Tuesday, April 19, 2011

Pluto's Atmosphere Found Poisonous and Surprisingly High

Poisonous carbon monoxide gas has been discovered in the atmosphere of the dwarf planet Pluto, after a worldwide search that lasted nearly two decades, according to a new study that also detected the planet's atmosphere extending much higher above the surface than previously thought. A British-based team of astronomers, led by Jane Greaves of the University of St. Andrews in Scotland, found a strong signal of carbon monoxide gas in Pluto's atmosphere using the 15-meter James Clerk Maxwell Telescope in Hawaii.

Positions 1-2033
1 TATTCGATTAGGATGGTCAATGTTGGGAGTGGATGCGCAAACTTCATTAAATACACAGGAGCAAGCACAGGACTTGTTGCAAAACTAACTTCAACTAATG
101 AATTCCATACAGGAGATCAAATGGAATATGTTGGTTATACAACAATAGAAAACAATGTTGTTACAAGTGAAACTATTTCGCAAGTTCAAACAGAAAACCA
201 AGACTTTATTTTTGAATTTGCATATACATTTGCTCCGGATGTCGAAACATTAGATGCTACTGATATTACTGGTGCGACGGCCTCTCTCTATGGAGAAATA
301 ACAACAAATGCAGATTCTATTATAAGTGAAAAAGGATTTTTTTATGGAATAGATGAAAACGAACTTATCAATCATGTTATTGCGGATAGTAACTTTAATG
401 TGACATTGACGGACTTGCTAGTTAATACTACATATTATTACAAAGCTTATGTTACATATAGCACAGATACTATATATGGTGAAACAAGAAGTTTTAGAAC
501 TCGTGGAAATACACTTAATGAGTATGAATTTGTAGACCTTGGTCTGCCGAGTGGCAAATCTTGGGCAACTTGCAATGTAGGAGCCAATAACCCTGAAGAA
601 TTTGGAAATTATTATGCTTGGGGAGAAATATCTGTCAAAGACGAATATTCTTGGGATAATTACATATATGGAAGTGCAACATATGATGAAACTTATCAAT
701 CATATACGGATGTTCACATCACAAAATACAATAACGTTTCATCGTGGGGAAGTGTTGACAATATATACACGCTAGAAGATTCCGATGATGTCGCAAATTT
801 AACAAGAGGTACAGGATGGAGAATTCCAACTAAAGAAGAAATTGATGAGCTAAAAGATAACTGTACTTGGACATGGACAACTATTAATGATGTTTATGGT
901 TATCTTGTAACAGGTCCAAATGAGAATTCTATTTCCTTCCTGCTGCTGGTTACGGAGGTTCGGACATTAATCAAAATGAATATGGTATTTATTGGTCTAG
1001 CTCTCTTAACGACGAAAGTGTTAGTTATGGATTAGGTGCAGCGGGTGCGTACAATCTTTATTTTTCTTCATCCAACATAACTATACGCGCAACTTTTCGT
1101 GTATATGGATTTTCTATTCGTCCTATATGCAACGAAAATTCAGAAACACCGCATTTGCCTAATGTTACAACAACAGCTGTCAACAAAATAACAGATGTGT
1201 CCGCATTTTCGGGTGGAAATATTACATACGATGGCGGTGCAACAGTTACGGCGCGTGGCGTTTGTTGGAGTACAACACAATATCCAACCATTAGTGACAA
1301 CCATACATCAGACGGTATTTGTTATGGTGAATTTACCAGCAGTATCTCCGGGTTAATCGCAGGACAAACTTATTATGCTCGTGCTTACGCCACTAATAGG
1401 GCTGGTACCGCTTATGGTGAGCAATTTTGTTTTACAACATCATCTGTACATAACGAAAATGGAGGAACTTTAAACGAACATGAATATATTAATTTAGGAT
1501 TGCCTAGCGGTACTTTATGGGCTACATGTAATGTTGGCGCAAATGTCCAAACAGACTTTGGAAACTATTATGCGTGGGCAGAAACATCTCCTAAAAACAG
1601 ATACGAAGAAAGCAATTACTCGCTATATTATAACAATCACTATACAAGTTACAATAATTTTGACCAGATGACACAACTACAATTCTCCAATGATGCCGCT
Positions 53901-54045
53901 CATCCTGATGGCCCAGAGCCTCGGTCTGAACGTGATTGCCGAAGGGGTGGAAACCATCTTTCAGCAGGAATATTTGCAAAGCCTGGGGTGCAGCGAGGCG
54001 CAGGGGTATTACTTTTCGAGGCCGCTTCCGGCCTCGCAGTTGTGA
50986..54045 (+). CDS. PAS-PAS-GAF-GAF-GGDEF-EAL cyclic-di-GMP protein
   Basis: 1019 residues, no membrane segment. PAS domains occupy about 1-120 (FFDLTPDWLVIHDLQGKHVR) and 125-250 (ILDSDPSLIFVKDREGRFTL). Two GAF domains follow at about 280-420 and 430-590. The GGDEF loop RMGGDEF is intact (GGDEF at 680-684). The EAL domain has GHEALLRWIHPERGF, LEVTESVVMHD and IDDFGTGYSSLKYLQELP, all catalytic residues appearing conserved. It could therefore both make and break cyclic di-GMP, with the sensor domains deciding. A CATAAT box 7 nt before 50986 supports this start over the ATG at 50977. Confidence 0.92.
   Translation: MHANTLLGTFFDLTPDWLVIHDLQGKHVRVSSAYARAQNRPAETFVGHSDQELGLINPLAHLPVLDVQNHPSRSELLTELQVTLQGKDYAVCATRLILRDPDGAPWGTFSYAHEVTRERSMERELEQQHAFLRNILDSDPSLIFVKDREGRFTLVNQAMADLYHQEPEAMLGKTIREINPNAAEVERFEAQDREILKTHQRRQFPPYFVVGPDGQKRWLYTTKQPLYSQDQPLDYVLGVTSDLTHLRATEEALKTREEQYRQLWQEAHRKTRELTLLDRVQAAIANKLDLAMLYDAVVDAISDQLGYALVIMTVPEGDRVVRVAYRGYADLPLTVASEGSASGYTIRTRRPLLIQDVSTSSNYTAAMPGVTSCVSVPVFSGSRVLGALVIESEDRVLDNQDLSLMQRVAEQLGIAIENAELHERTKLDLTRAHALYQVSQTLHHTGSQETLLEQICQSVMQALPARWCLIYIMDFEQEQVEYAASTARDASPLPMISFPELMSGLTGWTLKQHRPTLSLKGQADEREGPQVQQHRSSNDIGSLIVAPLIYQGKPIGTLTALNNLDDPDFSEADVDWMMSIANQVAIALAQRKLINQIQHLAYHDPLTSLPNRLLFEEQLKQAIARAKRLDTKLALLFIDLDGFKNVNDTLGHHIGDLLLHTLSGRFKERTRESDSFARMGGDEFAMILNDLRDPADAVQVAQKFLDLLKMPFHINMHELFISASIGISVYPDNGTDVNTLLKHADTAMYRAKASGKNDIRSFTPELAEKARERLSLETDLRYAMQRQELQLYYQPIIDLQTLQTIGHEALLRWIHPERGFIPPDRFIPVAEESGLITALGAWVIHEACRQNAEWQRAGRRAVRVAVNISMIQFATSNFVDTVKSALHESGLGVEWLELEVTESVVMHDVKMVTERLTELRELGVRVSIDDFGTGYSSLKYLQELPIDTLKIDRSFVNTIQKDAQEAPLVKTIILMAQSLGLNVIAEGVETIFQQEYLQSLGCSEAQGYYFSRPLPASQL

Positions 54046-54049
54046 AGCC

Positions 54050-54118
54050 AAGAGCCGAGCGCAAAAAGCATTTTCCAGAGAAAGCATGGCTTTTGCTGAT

The atmosphere of Pluto was known to extend more than 60 miles (about 100 kilometers) above the surface, the researchers said, but the new findings raise that height to more than 1,860 miles equivalent to a quarter of the distance out to Pluto's largest moon, Charon.

Greaves will present the new discovery on Wednesday (April 20) at the Royal Astronomical Society's National Astronomy Meeting in Wales. Pluto was discovered in 1930 and was considered to be the smallest and most distant planet orbiting around the sun. In 2006, its status was demoted to dwarf planet, making it one of a handful of such bodies that orbit beyond Neptune in the outer reaches of the solar system.

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